At the Munich Security Conference today, Vice President Joe Biden revealed that President Barack Obama "doesn't want to go" to Iraq and Afghanistan. The audience laughed.

"It’s great to be back among friends," said Biden, according to a White House transcript of his remarks. "When I say among friends, I mean not only the distinguished guests that are from around the world who have joined us in this conference. I also mean to be back here in Germany, to be back here in Europe. I have traveled over 640,000 miles since I’ve been Vice President, and most of the time the President sends me to places that he doesn’t want to go. (Laughter.) So I’ve spent an awful lot of time with McCain and others in Afghanistan and Iraq, and so it’s nice to be here in Germany. (Laughter.) It’s nice to be invited back. (Applause.)"

Nevertheless, Biden praised the Obama administration for accomplishments in this two countries. "Where we come from is a place that understands that this European alliance is critical to our interests. When I came to Munich four years ago this week, I focused on the challenges of our time, and how this new administration in our first term of office planned on dealing with those challenges. Those challenges included Iraq and Afghanistan; addressing the failure of Iran to meet the international obligations with regard to its nuclear program; managing the crisis of the global economy, which was in a precarious position at that moment; fighting terrorism; repairing our relationships between the United States and Russia."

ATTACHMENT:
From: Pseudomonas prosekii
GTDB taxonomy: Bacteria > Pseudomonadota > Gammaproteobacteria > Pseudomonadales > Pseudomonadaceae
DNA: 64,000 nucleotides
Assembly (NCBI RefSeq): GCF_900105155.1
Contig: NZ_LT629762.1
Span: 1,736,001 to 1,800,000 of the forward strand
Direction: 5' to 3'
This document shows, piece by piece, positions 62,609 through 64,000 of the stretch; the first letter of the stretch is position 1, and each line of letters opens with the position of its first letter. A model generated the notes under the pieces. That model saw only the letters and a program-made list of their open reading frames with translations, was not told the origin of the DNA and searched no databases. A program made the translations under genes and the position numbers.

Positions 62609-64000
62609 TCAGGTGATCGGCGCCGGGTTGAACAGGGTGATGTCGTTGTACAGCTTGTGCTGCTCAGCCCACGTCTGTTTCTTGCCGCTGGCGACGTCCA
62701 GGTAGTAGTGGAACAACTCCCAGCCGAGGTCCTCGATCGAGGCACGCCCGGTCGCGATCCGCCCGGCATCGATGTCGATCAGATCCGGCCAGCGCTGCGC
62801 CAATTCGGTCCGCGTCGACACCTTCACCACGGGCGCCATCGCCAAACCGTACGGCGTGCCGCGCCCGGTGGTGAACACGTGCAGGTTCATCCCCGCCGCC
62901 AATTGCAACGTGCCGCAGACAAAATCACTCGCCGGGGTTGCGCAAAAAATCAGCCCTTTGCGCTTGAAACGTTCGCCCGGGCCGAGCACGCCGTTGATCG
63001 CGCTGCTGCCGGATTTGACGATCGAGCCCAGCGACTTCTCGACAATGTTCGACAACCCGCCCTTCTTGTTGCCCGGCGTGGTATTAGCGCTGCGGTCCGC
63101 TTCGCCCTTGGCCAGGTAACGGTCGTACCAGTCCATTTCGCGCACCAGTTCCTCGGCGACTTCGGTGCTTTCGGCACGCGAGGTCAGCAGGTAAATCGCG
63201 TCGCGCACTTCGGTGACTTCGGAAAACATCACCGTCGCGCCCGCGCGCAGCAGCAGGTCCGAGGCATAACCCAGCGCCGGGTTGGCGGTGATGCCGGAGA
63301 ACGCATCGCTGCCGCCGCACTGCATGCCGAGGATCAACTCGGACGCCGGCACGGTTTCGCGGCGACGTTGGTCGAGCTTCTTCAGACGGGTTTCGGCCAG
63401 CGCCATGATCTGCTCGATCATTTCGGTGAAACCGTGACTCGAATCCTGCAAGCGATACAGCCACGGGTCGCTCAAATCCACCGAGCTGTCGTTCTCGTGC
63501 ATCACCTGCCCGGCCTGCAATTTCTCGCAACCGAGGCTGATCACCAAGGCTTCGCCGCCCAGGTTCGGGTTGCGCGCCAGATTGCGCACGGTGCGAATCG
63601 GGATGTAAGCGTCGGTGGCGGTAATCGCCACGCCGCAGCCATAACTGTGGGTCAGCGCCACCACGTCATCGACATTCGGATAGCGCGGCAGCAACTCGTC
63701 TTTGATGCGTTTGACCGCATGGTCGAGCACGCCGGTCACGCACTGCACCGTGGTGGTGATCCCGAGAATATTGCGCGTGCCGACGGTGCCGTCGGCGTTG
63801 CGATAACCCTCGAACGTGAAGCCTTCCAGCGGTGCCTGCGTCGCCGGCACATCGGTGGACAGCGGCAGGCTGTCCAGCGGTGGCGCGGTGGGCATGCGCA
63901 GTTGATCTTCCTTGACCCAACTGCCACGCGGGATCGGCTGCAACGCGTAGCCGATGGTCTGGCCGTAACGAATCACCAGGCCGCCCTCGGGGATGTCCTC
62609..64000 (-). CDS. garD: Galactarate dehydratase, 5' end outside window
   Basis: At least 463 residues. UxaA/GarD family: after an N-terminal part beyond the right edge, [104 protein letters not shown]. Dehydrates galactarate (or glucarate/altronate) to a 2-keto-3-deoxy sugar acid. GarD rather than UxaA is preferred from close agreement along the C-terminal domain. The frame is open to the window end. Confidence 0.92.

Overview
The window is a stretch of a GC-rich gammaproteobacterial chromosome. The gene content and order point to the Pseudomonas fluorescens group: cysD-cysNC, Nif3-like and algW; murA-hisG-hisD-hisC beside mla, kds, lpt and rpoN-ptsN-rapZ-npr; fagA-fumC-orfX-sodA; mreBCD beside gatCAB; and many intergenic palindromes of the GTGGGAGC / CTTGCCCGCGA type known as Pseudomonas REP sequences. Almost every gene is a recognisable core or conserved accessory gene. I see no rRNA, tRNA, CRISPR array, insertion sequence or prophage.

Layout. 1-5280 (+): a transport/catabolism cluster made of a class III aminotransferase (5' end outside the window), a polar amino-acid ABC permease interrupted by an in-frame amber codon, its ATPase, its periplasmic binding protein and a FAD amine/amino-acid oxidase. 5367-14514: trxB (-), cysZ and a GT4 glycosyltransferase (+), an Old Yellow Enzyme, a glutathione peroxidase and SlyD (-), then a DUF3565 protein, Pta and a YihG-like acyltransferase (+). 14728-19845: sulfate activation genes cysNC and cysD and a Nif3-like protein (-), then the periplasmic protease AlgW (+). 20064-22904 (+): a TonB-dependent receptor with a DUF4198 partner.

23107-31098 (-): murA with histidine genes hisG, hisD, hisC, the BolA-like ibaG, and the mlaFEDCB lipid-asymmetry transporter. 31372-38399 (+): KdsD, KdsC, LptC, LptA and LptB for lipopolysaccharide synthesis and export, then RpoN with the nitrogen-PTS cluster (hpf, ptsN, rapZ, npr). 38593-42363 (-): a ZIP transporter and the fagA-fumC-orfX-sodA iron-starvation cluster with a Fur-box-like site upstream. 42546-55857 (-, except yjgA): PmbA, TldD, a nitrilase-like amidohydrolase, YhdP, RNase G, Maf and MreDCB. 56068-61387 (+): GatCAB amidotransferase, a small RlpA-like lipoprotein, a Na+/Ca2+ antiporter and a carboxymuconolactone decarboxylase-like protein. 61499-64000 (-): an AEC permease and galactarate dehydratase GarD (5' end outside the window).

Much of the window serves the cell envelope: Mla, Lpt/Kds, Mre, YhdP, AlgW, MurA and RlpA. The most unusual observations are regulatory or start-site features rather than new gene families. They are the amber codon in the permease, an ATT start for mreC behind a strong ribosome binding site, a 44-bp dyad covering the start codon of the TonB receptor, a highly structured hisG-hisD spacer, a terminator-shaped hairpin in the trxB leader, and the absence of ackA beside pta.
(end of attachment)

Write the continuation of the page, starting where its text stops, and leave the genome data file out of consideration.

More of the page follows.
"And today, I’m pleased to report on the undeniable progress that we’ve made together in each of these fields. Four years ago, American foreign policy -- and the majority of the discussions with our friends and partners -- was dominated by the wars in Iraq and Afghanistan. Today, we’re in the process of turning the page on more than a decade of conflict following the September 11, 2001 attack, and we ended the war in Iraq responsibly. And together we’re responsibly drawing down in Afghanistan, and by the end of next year, the transition will be complete."

Biden also confused two former American senators in his remarks, getting Sam Nunn confused with Dick Lugar. "In each of our countries, we’ve had fine men and women who have made significant contributions while they were actively involved in the political process. But many of them, upon leaving that political office they held, recede into private life and their contributions end. I would suggest that Dick Lugar’s* [*sic- Sam Nunn’s] contributions have been as profound from the day he left the United States Senate and public elective office as they have been when he was in public office, and I believe you’ll see the same thing can be said of my very close friend, Sam Nunn* [*sic Dick Lugar]," reads the corrected White House transcript.

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